The dependence of topographically forced flows in a quasigeostrophic 2-layer model on the form of dissipation is investigated. In particular, the following 2 cases are examined. (1) The dissipation is proportional to the potential vorticity, and (2) the dissipation is proportional to the Laplacian of the streamfunction, i.e., Ekman dampings on the upper and lower boundaries. In the case (1), the bifurcation diagram is qualitatively the same as Pedlosky (1981)'s in which the dissipation is a sum of Ekman dampings on the upper and lower boundaries and an interfacial friction between the upper and lower layers. That is, there exist 2 steady solution bifurcation points, between which 2 stable solutions and 1 unstable one coexist for the same parameter values of the basic zonal flow. On the other hand, in the case (2), a wave-wave interaction occurs. As a result, although the steady solution diagram is not altered qualitatively, Hopf bifurcation points may emerge on the stable steady solution curve, and the steady solutions between them may lose their stability. So far as the considerations in this note are concerned, the stability of steady solutions is dependent on the form of dissipation although the steady solution diagram itself is not altered qualitatively.
Earthquake occurrence is not uniform in either space or time. It seems that earthquakes have relations with each other. In cases where the difference is small in both spatial location and occurrence time between two given earthquakes, they are defined to have ’relation’. We try to calculate the degree of relationship using the Fuzzy theory. Identification of pre-shocks and aftershocks is given automatically from the relationships. We will be able to obtain important information about previous earthquake activities by using the relationships.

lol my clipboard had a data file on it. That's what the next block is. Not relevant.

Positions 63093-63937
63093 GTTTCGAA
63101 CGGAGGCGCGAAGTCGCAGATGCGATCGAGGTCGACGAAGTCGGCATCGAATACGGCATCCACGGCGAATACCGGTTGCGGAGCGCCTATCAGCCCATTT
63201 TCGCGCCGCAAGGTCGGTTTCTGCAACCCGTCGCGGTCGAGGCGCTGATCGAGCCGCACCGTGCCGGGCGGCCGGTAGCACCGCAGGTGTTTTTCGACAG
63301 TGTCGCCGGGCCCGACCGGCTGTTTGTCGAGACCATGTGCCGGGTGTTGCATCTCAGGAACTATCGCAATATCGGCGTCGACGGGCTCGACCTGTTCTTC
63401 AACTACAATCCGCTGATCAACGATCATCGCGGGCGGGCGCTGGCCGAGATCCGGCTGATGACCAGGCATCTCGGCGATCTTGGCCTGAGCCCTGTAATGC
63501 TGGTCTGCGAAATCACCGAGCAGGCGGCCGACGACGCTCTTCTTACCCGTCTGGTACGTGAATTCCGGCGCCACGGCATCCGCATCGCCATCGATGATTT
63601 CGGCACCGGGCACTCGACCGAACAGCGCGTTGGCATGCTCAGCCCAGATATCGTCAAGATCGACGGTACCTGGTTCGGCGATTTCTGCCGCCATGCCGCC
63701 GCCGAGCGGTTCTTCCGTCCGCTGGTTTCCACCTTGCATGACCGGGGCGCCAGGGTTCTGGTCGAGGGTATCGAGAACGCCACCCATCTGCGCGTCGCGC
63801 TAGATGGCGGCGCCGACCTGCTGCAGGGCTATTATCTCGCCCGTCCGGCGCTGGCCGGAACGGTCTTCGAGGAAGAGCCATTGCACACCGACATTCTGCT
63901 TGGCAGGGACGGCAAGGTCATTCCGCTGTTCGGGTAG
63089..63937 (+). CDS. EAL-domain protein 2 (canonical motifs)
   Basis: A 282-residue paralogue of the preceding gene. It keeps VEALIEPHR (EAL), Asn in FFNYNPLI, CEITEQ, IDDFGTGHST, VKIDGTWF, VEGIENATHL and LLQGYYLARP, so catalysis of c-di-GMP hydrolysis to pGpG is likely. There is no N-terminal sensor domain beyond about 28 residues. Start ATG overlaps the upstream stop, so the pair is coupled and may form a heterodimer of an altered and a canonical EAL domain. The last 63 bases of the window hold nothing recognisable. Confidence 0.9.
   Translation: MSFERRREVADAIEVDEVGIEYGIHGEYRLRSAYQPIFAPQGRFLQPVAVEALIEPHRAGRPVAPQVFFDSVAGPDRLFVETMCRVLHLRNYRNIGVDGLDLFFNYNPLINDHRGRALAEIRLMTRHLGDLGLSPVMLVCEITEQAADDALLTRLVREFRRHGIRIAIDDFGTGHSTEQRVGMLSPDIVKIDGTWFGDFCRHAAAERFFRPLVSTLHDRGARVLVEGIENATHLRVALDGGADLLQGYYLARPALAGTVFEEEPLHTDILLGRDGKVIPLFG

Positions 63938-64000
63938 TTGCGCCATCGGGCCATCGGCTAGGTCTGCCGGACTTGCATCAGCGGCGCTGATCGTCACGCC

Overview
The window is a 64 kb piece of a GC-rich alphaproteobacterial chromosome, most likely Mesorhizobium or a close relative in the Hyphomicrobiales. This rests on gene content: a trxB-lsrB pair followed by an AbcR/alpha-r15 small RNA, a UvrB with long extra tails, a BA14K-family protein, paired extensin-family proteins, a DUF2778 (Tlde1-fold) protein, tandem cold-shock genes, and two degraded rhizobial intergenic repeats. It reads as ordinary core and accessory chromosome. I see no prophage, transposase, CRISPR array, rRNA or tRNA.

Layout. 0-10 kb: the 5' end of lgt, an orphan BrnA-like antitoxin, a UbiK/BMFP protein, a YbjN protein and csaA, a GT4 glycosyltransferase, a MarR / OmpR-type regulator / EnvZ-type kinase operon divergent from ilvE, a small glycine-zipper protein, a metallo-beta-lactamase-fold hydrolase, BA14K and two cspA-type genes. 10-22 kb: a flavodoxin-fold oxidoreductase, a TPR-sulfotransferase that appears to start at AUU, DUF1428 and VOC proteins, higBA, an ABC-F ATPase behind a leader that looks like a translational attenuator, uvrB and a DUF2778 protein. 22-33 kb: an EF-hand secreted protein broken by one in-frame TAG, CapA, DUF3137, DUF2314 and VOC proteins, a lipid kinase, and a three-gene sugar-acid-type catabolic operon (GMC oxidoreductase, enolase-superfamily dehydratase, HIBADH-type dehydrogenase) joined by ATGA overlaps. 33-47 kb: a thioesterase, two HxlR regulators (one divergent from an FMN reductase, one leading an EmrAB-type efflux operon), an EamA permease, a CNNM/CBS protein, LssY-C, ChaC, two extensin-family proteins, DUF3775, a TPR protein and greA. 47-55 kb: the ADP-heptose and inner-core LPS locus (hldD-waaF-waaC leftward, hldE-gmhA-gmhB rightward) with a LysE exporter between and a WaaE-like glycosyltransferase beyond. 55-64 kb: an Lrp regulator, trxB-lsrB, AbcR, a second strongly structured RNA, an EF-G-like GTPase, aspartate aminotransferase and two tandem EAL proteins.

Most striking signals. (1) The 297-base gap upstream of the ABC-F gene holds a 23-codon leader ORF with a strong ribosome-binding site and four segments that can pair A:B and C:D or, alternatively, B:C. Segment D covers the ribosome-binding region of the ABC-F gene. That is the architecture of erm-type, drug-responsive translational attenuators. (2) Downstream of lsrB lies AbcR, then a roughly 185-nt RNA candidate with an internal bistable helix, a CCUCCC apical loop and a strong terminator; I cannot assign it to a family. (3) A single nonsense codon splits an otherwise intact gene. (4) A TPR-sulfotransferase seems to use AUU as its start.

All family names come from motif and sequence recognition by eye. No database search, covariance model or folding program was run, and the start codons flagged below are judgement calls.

We investigate static stress fields caused by rectangular reverse faults in an elastic half-space. Numerical computations are mainly made on fracture stresses which are defined as the summation of shear stress and a certain amount of normal stress and contribute to generating fracture. We present some examples of seismic activities which seem to have occurred in accordance with the simulation, i.e., cases where earthquakes occurred in regions where the fracture stresses are theoretically expected to increase. The fracture stresses generally increase in regions adjacent to the side ends of the fault. There are a lot of cases where earthquakes were generated in adjacent regions in connection with the occurrence of big thrust type earthquakes which are typical along the Kurile trench and the Nankai trough. These are, for example, the 1944 Tonankai earthquake followed by the 1946 Nankaido earthquake which occurred at the Nankai trough, and the 1958 and 1963 Etorofu earthquakes, the 1969 Hokkaido-toho-oki earthquake and the 1973 Nemuro-hanto-oki earthquake which occurred successively along the Kurile arc. The fracture stresses increase greatly in regions extending from the fault edges to the slip directions, and in dilatational regions extending normal to the fault surface. The case where the fracture extended in its slip direction may be the 1978 Miyagi-oki earthquake which is explained to be multiple shocks caused by successive fractures on descending low-angle planes. The cases where the conjugate activities were excited may be the 1982 Urakawa-oki earthquake and the 1991 Iriomotejima swarm earthquakes. However, there remain some questions as regards these cases. There are cases where normal faults were generated near the trench after the occurrence of reverse faults. These are the 1933 Sanriku earthquake which occurred after the 1896 Sanriku and 1897 Miyagi-oki earthquake, and the series of the 1938 Shioya-oki earthquakes. Numerical computation reveals that it is possible that normal faults are induced by the occurrence of reverse faults in their dilatational regions. This is mainly caused by the reduction of the frictional stress on the fault surfaces.